Ritika Dhaliwal

"The young are heated by nature as drunken men by wine” 
– Aristotle

Adolescence comes with a lot of emotional and behavioural changes. It is marked by confusion in the minds of teenagers as well as the adults surrounding them. Even as adults make an effort to understand what makes them impulsive, moody and highly prone to taking risks, it's important to remember that teenagers too are struggling with understanding their emotions and reactions.

Biology textbooks in school talk about the physical changes in an adolescent 's body; but rarely is there any focus on the development of the brain and how it determines the behavior of adolescents and young adults.

Let’s consider some situations that may seem familiar in the context of adolescents we have interacted with. An adolescent goes to a mall to watch a movie but comes back with a new phone, spending all the money he has been saving for a long time. Another one buys a new skateboard, starts skateboarding on the rooftops and ends up hurting himself. And yet another child gets into drugs and drinking alcohol with his friends at the pretext of doing something new. So what is it in the brains of teenagers that leads them to ignore the possible dangers and indulge in risky behaviour?

It is believed that the major part of brain development happens during the early years of childhood. Although the brain reaches 90 per cent of its full size by the age of six, it is still extensively remodelling and changing till the mid-twenties. It resembles a network and wiring upgrade - it is establishing new connections and getting rid of old ones which are not of use anymore. Connections in the brain refer to the different networks of communication that occur within it.

Understanding adolescents' behavior

There are two parts of the brain that are very important in understanding adolescents' behavior -- the prefrontal cortex and the limbic system. The prefrontal cortex is the part of the brain responsible for reasoning, thinking, logic, creativity, inhibitory control etc. The limbic system is responsible for processing emotions such as anger and sensitivity to danger, and for for reward processing.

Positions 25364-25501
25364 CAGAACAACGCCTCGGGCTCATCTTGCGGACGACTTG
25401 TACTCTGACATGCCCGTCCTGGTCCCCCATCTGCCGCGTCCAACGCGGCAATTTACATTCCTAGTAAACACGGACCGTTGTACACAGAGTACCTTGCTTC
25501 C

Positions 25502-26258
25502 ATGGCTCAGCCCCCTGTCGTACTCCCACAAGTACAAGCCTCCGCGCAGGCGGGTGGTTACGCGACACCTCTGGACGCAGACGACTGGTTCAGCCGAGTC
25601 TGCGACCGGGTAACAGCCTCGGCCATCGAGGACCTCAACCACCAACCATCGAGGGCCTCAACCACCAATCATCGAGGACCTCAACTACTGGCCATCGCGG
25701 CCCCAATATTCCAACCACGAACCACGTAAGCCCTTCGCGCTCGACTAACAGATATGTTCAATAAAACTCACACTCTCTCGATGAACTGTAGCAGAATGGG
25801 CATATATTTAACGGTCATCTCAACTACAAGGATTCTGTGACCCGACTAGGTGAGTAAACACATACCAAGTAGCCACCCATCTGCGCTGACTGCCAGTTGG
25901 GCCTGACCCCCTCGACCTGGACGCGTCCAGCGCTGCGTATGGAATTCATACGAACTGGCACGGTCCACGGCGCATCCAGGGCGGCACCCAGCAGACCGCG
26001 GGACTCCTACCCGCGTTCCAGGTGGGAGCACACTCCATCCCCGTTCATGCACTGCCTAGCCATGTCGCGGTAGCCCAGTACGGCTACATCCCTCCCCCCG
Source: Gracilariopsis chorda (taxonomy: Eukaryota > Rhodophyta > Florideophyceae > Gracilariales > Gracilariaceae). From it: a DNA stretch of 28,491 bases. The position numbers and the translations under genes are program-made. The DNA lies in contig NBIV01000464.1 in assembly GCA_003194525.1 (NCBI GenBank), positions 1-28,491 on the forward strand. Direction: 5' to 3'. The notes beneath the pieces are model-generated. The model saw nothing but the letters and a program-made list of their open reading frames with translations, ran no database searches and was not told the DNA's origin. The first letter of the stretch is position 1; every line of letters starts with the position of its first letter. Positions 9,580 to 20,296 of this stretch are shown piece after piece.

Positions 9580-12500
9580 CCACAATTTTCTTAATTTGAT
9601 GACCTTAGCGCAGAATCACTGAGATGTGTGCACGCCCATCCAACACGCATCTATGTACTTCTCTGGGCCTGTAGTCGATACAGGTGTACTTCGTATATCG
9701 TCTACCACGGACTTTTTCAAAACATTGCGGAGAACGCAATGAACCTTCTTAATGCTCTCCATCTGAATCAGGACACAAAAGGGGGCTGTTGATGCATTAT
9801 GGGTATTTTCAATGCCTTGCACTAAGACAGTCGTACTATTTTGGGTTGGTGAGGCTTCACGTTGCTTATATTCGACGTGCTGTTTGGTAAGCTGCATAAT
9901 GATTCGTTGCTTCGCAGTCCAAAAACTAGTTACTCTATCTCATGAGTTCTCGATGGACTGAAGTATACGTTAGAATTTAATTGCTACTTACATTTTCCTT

The prefrontal cortex develops after the limbic system. This is the reason adolescents tend to be ruled more by their emotions than by reason, logic or impulse. The reward processing centre is also more sensitive at this age than during childhood or adulthood. Therefore, they tend to indulge in dangerous behavior.

In fact, the prefrontal cortex – the part of the brain that helps us think of the potential consequences of our actions – does not fully develop until the mid-twenties. This explains why teenagers have less regard for potential consequences. If something makes them feel good, they tend to do it for the momentary pleasure.

The continued development and plasticity of the brain can, however, be used to push adolescents to develop many creative skills as well. You can engage with an adolescent in a way that encourages them to pick up new skills and improve the existing ones. Connections that are being used often in the brain at this age are strengthened and the ones which are not used often are discarded, just like a gardener would cut out the weaker branches of a bush so that the strong ones grow even stronger.

What adults can do

As adults, it is essential to mentor adolescents in a way that does not cause them to feel like they are being bossed around or controlled. The brain is very adaptive and malleable during this age and good mentoring and support can go a long way in the development of the adolescent brain. One should also be careful to not stigmatize impulse control, risk-taking or self-consciousness in children of this age. This will only cause them to get frustrated and engage in more rebellious behavior.